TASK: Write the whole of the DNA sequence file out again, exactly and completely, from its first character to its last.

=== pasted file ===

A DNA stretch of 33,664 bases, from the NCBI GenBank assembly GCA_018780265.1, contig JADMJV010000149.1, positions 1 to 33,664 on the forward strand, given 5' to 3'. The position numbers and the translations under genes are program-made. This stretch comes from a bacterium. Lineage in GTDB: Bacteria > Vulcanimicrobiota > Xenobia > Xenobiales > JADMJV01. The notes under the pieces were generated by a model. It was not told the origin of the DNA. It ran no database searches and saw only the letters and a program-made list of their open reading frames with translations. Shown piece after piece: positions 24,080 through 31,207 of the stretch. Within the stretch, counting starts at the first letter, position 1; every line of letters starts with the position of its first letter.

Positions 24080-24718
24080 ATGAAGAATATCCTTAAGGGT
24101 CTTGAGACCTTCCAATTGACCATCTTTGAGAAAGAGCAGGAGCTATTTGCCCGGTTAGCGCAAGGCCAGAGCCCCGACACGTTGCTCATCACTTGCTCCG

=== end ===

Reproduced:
A DNA stretch of 33,664 bases, from the NCBI GenBank assembly GCA_018780265.1, contig JADMJV010000149.1, positions 1 to 33,664 on the forward strand, given 5' to 3'. The position numbers and the translations under genes are program-made. This stretch comes from a bacterium. Lineage in GTDB: Bacteria > Vulcanimicrobiota > Xenobia > Xenobiales > JADMJV01. The notes under the pieces were generated by a model. It was not told the origin of the DNA. It ran no database searches and saw only the letters and a program-made list of their open reading frames with translations. Shown piece after piece: positions 24,080 through 31,207 of the stretch. Within the stretch, counting starts at the first letter, position 1; every line of letters starts with the position of its first letter.

Positions 24080-24718
24080 ATGAAGAATATCCTTAAGGGT
24101 CTTGAGACCTTCCAATTGACCATCTTTGAGAAAGAGCAGGAGCTATTTGCCCGGTTAGCGCAAGGCCAGAGCCCCGACACGTTGCTCATCACTTGCTCCG